You are here

T-724: Microsoft Security Advisory: Fraudulent digital certificates could allow spoofing

September 22, 2011 - 12:45pm



Microsoft Security Advisory: Fraudulent digital certificates could allow spoofing.


Microsoft Untrusted Certificate Store: DigiNotar root certificates


Microsoft has released a Microsoft security advisory about this issue for IT professionals.

referenceĀ  LINKS:

MS Article ID: 2616676
Microsoft Security Advisory: 2607712
DOE-CIRC Tech Bulletin: T-706




The Microsoft update revokes the trust of the following DigiNotar root certificates by putting them in the Microsoft Untrusted Certificate Store:

DigiNotar Root CA
DigiNotar Root CA G2
DigiNotar PKIoverheid CA Overheid
DigiNotar PKIoverheid CA Organisatie - G2
DigiNotar PKIoverheid CA Overheid en Bedrijven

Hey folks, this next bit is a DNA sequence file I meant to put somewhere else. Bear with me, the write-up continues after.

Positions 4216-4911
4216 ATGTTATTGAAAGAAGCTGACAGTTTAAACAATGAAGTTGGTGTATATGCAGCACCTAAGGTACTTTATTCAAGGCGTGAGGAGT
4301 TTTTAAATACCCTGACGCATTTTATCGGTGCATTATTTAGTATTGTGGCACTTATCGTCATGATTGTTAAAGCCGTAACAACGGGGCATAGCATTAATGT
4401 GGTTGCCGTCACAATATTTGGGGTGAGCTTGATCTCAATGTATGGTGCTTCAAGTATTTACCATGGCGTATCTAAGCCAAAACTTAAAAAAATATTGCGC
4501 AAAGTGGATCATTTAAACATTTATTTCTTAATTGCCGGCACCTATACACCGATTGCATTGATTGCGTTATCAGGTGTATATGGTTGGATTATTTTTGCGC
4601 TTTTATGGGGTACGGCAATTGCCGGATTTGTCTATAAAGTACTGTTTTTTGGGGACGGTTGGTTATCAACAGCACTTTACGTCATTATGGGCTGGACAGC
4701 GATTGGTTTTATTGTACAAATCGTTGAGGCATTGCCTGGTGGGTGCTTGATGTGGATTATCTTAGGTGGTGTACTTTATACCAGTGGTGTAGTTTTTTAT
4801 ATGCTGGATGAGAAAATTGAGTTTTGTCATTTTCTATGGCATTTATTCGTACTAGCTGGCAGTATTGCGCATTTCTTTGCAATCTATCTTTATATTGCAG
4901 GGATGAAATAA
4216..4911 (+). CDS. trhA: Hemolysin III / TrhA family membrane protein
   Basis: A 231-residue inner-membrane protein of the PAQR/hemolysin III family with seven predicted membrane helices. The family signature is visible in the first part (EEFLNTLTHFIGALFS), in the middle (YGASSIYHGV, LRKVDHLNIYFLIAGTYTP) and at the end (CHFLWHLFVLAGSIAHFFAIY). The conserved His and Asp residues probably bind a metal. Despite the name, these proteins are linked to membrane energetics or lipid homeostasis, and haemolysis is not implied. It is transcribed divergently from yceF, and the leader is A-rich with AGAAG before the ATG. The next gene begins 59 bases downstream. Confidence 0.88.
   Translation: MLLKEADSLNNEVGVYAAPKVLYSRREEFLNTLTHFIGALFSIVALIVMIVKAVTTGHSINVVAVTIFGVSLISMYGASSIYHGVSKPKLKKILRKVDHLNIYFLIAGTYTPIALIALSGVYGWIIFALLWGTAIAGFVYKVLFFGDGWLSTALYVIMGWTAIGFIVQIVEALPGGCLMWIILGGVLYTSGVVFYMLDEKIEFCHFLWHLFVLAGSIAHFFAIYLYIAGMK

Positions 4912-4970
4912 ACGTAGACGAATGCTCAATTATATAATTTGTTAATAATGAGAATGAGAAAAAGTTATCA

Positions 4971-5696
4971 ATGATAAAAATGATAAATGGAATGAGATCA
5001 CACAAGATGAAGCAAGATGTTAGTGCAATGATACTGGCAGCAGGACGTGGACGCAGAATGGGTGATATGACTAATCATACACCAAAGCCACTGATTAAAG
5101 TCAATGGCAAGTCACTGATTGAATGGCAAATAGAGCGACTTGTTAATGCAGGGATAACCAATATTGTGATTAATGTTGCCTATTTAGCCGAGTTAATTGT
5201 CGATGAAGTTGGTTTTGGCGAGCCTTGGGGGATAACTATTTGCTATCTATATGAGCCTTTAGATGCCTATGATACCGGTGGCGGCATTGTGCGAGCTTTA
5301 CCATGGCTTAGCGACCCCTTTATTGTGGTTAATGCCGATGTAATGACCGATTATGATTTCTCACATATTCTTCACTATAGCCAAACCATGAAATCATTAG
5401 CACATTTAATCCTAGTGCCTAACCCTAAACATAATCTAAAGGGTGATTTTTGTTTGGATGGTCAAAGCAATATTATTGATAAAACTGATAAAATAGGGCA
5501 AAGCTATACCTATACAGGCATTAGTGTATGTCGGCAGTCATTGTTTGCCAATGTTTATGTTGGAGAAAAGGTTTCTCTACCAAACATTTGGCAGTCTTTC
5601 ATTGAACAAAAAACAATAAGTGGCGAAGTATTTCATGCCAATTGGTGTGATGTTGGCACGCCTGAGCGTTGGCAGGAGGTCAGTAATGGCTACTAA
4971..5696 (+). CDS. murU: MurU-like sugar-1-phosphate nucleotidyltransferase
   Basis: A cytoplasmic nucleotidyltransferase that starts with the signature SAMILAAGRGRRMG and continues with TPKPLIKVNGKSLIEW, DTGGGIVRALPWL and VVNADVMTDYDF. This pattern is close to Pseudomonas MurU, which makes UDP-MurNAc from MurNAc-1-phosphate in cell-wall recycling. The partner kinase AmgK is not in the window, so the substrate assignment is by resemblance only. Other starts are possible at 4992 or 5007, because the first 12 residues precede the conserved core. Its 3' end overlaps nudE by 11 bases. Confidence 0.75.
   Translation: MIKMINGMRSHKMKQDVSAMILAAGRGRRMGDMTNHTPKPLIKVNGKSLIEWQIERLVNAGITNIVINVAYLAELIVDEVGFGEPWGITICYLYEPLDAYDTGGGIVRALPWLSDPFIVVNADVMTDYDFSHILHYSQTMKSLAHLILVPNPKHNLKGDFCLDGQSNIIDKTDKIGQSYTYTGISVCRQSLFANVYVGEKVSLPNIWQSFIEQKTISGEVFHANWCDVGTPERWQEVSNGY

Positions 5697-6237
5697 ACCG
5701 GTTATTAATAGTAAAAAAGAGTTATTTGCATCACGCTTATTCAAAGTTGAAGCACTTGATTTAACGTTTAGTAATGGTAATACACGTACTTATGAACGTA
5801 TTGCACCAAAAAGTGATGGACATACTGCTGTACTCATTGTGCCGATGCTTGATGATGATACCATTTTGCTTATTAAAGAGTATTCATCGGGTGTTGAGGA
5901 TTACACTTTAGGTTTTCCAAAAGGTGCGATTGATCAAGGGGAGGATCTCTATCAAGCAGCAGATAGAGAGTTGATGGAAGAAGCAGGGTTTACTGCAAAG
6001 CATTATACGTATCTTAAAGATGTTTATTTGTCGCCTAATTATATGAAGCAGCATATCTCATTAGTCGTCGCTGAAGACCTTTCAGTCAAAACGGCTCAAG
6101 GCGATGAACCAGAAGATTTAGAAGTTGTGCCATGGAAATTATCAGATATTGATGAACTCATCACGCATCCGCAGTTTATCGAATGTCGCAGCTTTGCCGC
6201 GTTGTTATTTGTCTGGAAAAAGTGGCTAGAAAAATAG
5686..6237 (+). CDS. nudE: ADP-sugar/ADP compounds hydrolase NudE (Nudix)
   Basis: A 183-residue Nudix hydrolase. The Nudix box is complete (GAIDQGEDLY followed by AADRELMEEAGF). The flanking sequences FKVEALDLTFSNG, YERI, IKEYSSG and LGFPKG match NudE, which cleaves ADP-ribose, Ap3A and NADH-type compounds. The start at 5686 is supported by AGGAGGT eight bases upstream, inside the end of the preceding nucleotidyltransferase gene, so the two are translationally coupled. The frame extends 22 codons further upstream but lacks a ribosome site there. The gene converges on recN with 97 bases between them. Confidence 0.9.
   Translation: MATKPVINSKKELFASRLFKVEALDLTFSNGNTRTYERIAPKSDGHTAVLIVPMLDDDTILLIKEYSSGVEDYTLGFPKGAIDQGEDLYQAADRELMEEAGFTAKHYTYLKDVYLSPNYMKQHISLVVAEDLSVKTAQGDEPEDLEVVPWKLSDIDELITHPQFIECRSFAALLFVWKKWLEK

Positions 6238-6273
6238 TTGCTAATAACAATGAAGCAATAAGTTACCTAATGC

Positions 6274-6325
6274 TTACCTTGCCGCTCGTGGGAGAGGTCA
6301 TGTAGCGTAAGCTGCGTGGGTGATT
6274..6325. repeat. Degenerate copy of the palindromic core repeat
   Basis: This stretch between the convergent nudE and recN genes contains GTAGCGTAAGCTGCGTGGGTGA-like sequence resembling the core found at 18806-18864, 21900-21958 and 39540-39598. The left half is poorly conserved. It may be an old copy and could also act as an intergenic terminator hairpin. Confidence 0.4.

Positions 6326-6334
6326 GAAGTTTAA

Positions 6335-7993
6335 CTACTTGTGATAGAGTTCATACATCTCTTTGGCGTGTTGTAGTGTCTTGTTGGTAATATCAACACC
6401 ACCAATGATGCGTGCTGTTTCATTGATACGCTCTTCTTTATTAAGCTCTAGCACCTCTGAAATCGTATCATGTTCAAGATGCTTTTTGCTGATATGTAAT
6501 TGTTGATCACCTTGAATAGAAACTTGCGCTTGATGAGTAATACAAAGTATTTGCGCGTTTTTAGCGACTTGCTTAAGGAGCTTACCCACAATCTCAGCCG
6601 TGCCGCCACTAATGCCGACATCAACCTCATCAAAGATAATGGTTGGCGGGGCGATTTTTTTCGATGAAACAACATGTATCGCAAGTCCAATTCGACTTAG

DigiNotar Root CA Issued by Entrust (2 certificates)
DigiNotar Services 1024 CA Issued by Entrust
DigiNotar Cyber CA Issued by GTE CyberTrust (3 certificates)


September 19, 2011, the versions of update 2616676 for Windows XP and for Windows Server 2003 contained only the latest six digital certificates cross-signed by GTE and Entrust. These versions of the update did not contain the digital certificates that were included in update 2607712 or 2524375. Update 2616676 also incorrectly proceeded update 2607712. Therefore, before September 19, 2011 if you installed updated 2616676 and had not already installed update 2607712 or update 2524375, your system would not have been protected from the use of fraudulent digital certificates as described in security advisory 2607712.
Microsoft Support


Microsoft have finished the investigation into an issue with update 2616676 for all Windows XP-based and Windows Server 2003-based systems.
September 19, 2011, we rereleased update 2616676 to address this issue. If you are running Windows XP or Windows Server 2003 and you have not applied updates 2524375, 2607712, and 2616676, you should install cumulative update 2616676.
Microsoft Downloads

Some Windows Server 2003 customers may also notice that two SHA2 certificates are missing. The fingerprints of these certificates are as follows:

These certificates are missing because, by default, Windows Server 2003 does not support SHA2 certificates.